A Liturgy Of Reform Bruno Segri

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A Liturgy Of Reform- Bruno Segri’s De Sacramentis Essay, Research Paper A Liturgy of Reform: Bruno Segri’s De Sacramentis Ecclesial and the Gregorian ReformIn the late eleventh and early twelfth centuries the Holy Roman Emporers and the Popes were engaged in a political, very often heated, sometimes bloody struggle. The litterary, political, and military maneouvering of these medieval men has been portrayed, in our own century, variously as revolutionary, as a function of the growth and promotion of Roman canon law, an attempt to promote sacerdotal leadership over the laity, even outright hierocracy over secular rulers, as the promotion of a monastic ideal for all of society, or, in still another approach, as reifying persecution within Western society.1 At the center of

this deadly struggle upon which historians have heaped so many theses was a liturgy: the rite of investing a bishop with his staff and ring, the symbols of his office. The investiture contest is itself only one element in the process of ecclesiastical reformation which hisotrians have named “Gregorian” after its most dominant personality: Gregory VII (1073-1085). The Gregorian reforms attempted to extend the monastic reforms of the tenth century to the secular clergy and laity in the eleventh and twelfth centuries. Zealous to curb simony and to have a more spiritually, more ecclesiastically focussed episcopate, Gregory VII asserted as peculiar to papal dignity the right to appoint and invest all bishops. In so doing, Gregory threatened a significant source of power and

revenue of secular lords in general and of royalty and the Holy Roman Emperor in particular, and asserted a central, reforming role for the papacy.2It must have been clear from the outset to all those eager to continue this reform movement that the year 1111 would be an inauspicious one. The German ruler Henry V was marching towards Rome, allegedly with 30,000 men, to resolve any confusion over his right to invest his bishops. The Gregorian reform effort must have seemed to have arrived at an acute state of crisis to those who had struggled in its cause. Few alive at the time had been more zealous in their pursuit of ecclesiastical reform than Bruno, Cardinal Bishop of Segni, Abbot of Monte Cassino. Few men in Europe, or even in Italy, were as outspoken in the papal politics of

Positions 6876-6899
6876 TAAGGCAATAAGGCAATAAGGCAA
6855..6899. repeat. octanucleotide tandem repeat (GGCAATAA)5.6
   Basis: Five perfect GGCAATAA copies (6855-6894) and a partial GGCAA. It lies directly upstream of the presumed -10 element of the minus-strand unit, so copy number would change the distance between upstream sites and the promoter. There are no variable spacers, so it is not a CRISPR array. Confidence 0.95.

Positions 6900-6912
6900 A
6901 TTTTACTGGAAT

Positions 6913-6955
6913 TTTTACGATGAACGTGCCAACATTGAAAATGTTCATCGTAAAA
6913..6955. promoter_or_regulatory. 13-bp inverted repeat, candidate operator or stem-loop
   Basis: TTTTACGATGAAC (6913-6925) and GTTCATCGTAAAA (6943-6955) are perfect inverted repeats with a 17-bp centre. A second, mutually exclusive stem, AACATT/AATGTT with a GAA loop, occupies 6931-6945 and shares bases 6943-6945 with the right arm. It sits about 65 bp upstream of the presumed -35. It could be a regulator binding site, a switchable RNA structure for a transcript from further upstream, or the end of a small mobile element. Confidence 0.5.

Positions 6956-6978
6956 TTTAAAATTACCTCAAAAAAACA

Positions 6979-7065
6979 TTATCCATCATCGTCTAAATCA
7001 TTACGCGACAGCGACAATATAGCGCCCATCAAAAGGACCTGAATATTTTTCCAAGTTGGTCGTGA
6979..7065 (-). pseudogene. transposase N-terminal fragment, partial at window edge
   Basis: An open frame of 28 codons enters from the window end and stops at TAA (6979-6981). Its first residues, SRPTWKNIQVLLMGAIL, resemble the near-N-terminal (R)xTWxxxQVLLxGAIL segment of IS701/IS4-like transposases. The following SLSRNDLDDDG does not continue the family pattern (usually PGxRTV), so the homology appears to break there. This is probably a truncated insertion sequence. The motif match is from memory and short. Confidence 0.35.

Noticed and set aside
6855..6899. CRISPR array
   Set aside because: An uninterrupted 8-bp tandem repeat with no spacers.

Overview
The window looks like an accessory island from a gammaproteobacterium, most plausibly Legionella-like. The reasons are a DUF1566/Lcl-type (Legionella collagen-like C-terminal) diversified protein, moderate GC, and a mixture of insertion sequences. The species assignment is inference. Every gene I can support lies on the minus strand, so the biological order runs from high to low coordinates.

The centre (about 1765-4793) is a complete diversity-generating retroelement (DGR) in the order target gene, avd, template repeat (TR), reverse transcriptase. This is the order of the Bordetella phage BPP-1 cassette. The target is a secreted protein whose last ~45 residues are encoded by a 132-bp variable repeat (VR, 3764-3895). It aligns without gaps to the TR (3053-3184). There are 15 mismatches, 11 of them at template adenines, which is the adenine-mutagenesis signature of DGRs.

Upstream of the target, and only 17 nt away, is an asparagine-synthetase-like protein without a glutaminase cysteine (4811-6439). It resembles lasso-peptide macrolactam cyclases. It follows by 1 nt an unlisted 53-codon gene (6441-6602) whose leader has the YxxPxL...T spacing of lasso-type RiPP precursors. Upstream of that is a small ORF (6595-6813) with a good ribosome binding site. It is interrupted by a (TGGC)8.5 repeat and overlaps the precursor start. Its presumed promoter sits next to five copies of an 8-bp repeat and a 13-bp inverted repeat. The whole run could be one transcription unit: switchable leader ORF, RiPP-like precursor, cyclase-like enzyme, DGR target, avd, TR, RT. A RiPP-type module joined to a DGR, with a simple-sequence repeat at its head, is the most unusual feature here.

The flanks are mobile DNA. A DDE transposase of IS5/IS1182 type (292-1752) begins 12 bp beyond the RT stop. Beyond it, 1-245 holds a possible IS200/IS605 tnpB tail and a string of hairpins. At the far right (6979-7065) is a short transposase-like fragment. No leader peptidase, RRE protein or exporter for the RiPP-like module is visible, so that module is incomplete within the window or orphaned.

that year or, for that matter, of the previous generation than Bruno and few would fall so quickly from papal favor. It is this man, an exegete, cardinal bishop, papal counsellor, monk, and abbot with whom this study is concerned. More precisely, it is his brief, but highly original liturgical commentary on the dedication of a church, known as the De Sacramentis Ecclesiae, on which we shall focus our attention.3This paper will demonstrate that Bruno used his commentary as the basis for ecclesiological reflection; more precisely, to promote his vison of an idealized, reformed Church. It will also demonstrate that Bruno, out of favor with the papacy, envisions the episcopate in general (not the pope in particular) as the chief agents of reform. Finally, it is fitting that Bruno

would choose to express his vision in a liturgical commentary as the success of the entire reform movement seemed to hinge on proper liturgical practice: the investiture of bishops. In order to understand how the De sacramentis might relate to momentous events of 1111 we need to try to place this small commentary within the context of Bruno’s career. Bruno was born in Solero around 1040 or 1050 of humble parents. He was educated first at the Benedictine monastery of St. Perpetua in Asti and then studied the seven liberal arts at the increasingly important schools of Bologna.4 In February of 1079, as a canon of Sienna, Bruno was sent to Rome for a synod on the Eucharistic doctrine of Berengar of Tours. There, Bruno’s vigorous denouncement of Berengar’s views both convinced